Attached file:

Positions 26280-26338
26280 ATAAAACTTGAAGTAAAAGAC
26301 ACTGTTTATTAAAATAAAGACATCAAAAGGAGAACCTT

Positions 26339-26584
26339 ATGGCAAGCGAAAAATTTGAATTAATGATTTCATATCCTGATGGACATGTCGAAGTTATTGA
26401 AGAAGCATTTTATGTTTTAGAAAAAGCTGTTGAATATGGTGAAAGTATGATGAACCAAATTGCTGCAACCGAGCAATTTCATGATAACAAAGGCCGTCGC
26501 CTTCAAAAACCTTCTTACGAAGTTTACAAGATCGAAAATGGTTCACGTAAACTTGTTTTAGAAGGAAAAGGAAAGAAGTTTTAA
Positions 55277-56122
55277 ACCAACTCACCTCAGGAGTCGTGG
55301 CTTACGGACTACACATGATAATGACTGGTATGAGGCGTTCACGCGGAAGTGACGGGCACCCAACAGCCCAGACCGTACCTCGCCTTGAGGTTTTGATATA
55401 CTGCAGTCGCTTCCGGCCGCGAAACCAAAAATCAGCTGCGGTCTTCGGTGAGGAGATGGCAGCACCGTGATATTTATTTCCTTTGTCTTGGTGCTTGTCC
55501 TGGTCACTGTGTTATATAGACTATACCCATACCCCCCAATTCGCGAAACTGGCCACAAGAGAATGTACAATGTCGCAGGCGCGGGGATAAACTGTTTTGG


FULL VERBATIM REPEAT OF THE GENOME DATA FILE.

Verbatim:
Positions 26280-26338
26280 ATAAAACTTGAAGTAAAAGAC
26301 ACTGTTTATTAAAATAAAGACATCAAAAGGAGAACCTT

Positions 26339-26584
26339 ATGGCAAGCGAAAAATTTGAATTAATGATTTCATATCCTGATGGACATGTCGAAGTTATTGA
26401 AGAAGCATTTTATGTTTTAGAAAAAGCTGTTGAATATGGTGAAAGTATGATGAACCAAATTGCTGCAACCGAGCAATTTCATGATAACAAAGGCCGTCGC
26501 CTTCAAAAACCTTCTTACGAAGTTTACAAGATCGAAAATGGTTCACGTAAACTTGTTTTAGAAGGAAAAGGAAAGAAGTTTTAA
Positions 55277-56122
55277 ACCAACTCACCTCAGGAGTCGTGG
55301 CTTACGGACTACACATGATAATGACTGGTATGAGGCGTTCACGCGGAAGTGACGGGCACCCAACAGCCCAGACCGTACCTCGCCTTGAGGTTTTGATATA
55401 CTGCAGTCGCTTCCGGCCGCGAAACCAAAAATCAGCTGCGGTCTTCGGTGAGGAGATGGCAGCACCGTGATATTTATTTCCTTTGTCTTGGTGCTTGTCC
55501 TGGTCACTGTGTTATATAGACTATACCCATACCCCCCAATTCGCGAAACTGGCCACAAGAGAATGTACAATGTCGCAGGCGCGGGGATAAACTGTTTTGG